The FTC couldn’t care less about Musk’s conflict of interest issues. Their mission is to make sure the deal doesn’t reduce competition on the marketplace. The SEC is cares about insider dealings and conflicts of interest. At least they’re supposed to, history has shown them to be both clueless and toothless.

Well in regards to the SEC, I would say your criticism is too broadly damning. Still for the most part it’s accurate.
It’s mission has been hobbled by politicians that would prefer to have it be, seen, and thought of, as dysfunctional.

ffbj said: “It’s mission has been hobbled by politicians that would prefer to have it be, seen, and thought of, as dysfunctional.”

That is exactly it. Between continue budget cuts, or no budget increases (which is a cut due to inflation), and between constant public slander (which people believe because they assume that the folks in Congress know what they are talking about), it’s a wonder anything works at all anymore.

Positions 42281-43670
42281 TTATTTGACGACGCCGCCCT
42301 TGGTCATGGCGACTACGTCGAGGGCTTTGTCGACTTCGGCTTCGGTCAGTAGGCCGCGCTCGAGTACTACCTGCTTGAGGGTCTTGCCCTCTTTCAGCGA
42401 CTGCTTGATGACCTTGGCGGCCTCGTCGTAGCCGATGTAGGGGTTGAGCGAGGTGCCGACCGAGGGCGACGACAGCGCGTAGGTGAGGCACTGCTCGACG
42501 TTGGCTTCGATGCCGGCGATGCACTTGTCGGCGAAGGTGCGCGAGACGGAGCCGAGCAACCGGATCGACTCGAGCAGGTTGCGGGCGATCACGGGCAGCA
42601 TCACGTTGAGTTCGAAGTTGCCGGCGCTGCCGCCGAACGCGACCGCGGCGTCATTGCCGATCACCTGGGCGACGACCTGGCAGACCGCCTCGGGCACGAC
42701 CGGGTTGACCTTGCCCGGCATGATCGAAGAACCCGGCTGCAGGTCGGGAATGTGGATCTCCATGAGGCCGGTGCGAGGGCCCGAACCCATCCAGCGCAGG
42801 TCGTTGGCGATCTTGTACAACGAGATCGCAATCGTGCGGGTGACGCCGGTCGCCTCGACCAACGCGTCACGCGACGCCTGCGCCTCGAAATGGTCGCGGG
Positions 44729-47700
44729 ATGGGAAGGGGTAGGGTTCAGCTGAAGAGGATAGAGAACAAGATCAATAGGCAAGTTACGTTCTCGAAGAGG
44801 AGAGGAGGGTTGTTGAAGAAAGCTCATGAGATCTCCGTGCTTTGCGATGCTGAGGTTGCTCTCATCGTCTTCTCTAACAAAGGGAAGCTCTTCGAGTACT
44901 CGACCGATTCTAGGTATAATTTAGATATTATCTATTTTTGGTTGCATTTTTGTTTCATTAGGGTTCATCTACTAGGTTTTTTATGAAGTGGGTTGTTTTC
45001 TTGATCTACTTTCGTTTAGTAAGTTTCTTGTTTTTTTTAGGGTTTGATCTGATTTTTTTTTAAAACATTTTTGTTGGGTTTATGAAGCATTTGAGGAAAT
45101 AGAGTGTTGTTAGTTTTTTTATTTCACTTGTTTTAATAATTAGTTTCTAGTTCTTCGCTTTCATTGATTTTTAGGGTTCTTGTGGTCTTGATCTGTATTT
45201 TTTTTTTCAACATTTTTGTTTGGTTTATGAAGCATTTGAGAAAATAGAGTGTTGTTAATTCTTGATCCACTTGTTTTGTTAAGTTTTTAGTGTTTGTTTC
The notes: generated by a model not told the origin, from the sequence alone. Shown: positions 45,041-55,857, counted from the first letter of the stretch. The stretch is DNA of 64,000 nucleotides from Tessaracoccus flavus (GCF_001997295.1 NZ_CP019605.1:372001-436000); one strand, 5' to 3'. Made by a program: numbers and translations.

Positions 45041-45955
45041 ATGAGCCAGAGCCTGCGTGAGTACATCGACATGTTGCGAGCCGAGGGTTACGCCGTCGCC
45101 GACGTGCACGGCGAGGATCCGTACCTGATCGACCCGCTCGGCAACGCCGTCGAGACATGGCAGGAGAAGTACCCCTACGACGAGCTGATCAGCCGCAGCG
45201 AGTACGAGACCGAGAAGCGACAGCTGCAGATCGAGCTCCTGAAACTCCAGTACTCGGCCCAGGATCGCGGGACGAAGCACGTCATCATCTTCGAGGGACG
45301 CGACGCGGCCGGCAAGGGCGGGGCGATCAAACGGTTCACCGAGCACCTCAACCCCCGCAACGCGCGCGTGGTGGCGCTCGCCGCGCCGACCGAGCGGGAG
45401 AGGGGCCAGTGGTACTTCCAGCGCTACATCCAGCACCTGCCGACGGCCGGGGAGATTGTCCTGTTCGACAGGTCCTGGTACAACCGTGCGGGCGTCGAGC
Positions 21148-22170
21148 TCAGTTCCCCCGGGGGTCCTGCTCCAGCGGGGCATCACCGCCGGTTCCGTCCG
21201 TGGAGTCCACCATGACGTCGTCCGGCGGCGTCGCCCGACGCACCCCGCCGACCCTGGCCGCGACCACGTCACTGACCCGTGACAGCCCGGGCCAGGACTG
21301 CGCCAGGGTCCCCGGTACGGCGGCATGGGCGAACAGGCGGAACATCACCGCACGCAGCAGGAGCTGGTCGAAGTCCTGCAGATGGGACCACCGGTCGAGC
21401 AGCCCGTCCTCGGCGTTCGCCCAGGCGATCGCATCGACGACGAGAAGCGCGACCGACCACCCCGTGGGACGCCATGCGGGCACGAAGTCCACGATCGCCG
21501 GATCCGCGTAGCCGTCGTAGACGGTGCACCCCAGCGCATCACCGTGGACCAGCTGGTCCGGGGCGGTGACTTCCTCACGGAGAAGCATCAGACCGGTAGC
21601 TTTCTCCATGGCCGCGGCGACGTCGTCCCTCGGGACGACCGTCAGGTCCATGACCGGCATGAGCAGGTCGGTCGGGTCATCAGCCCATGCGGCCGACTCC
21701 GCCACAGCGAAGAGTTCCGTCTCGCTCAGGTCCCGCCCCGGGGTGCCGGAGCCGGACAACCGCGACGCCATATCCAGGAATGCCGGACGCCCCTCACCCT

You cannot elect people who do not believe in gov’t and then expect gov’t to function properly. Their goal is to destroy gov’t, and let private interests wipe us out more effectively, and more insidiously, then a nuclear winter.

Once Musk recused himself from voting, there was no reason for regulators to even look into any conflict of interests. Any conflict of interest (if a compelling conflict ever existed) became moot point in the legal world.

There can be no self-dealing under the law when you remove yourself from any decision making role. Once all of the majors with potential conflicts all recused themselves, there simply was nothing under the law to investigate when it comes to these individual’s potential conflicts of interest.

The fact that they gave up their power, removed any chance under the law of them using their power to enrich themselves.